“When we set out to do this study, the question that was driving us was whether or not repeated consumption of an artificial sweetener would lead to a degrading of the predictive ability of sweet taste,” says senior author Dana Small, a neuroscientist who is a professor of psychiatry and the director of the Modern Diet and Physiology Research Center at Yale University.
“This would be important because sweet-taste perception might lose the ability to regulate metabolic responses that prepare the body for metabolizing glucose or carbohydrates in general.”
The trial enrolled 45 volunteers between the ages of 20 and 45 who didn’t normally consume low-calorie sweeteners. All of them were of healthy weight and had no metabolic dysfunction. Other than consuming seven beverages in the lab over a two-week period, they didn’t make any changes to their diet or other habits.
The investigators conducted studies on the volunteers before, during, and after the testing period, including performing fMRI scans to look at changes in the brain in response to sweet tastes, as well as other tastes like salty and sour. They also measured taste perception and did an oral glucose tolerance test to look at insulin sensitivity.
The sweeteners were consumed as fruit-flavored beverages with added sucralose, or with table sugar for comparison. In what was intended to be a control group: some of the volunteers had the carbohydrate maltodextrin added to their sucralose drinks.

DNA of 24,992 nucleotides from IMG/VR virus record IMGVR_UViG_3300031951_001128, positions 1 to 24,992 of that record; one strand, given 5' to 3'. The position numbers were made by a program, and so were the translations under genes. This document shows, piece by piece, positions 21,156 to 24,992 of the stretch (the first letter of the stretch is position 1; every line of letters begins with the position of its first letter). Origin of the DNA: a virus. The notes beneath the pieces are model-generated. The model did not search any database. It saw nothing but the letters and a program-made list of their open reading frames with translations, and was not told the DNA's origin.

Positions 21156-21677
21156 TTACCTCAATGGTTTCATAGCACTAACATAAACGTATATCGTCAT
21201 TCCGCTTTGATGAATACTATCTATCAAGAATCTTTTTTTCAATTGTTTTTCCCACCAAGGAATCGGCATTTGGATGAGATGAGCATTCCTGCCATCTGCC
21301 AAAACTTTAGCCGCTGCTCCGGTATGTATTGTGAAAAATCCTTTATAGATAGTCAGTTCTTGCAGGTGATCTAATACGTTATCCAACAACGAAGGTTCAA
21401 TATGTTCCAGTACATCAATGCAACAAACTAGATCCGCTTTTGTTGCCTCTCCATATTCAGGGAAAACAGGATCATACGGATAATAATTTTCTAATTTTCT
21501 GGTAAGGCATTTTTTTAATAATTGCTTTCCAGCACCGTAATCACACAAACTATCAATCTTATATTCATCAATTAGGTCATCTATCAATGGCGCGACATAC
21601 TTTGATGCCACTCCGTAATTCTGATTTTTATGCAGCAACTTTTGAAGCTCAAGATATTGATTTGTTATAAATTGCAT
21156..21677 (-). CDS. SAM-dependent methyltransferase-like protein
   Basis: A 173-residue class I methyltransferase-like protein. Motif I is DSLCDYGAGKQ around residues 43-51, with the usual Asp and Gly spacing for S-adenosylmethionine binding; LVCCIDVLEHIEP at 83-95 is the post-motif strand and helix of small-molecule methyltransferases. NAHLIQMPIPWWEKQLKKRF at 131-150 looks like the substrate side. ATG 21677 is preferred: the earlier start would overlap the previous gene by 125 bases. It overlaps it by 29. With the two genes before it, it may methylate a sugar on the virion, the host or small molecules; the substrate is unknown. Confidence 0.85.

The researchers chose maltodextrin, a non-sweet carbohydrate, to control for the calories of sugar without adding more sweet taste to the beverage. Surprisingly, it was this control group that showed changes in the brain’s response to sweet taste and the body’s insulin sensitivity and glucose metabolism.
Given the surprising result, the researchers added a second control group, in which the participants drank beverages with maltodextrin alone. They found no evidence that consuming maltodextrin-containing beverages over the seven-day period alters insulin sensitivity and glucose metabolism.
“Perhaps the effect resulted from the gut generating inaccurate messages to send to the brain about the number of calories present,” Small says.
“The gut would be sensitive to the sucralose and the maltodextrin and signal that twice as many calories are available than are actually present. Over time, these incorrect messages could produce negative effects by altering the way the brain and body respond to sweet taste.”
She notes that a subset of the previous studies of artificial sweeteners have involved mixing the sweeteners with plain yogurt, adding carbohydrates from the yogurt and leading to the same effects seen here as with the maltodextrin. This could explain why previous findings about artificial sweeteners have been in conflict with each other.
Small says that her team began doing similar studies in adolescents, but they ended the trial early when they saw that two of the kids who were getting the sucralose-carbohydrate combination had their fasting insulin skyrocket.
“Previous studies in rats have shown that changes in the ability to use sweet taste to guide behavior can lead to metabolic dysfunction and weight gain over time. We think this is due to the consumption of artificial sweeteners with energy,” she notes.
Future studies will look at whether other artificial sweeteners, as well as more natural sweeteners like stevia, have the same effects as sucralose. Small expects that many of them will. “It’s hard to say, because we still don’t fully understand the mechanism,” she concludes. “That’s also something we hope to study further, especially in mice.”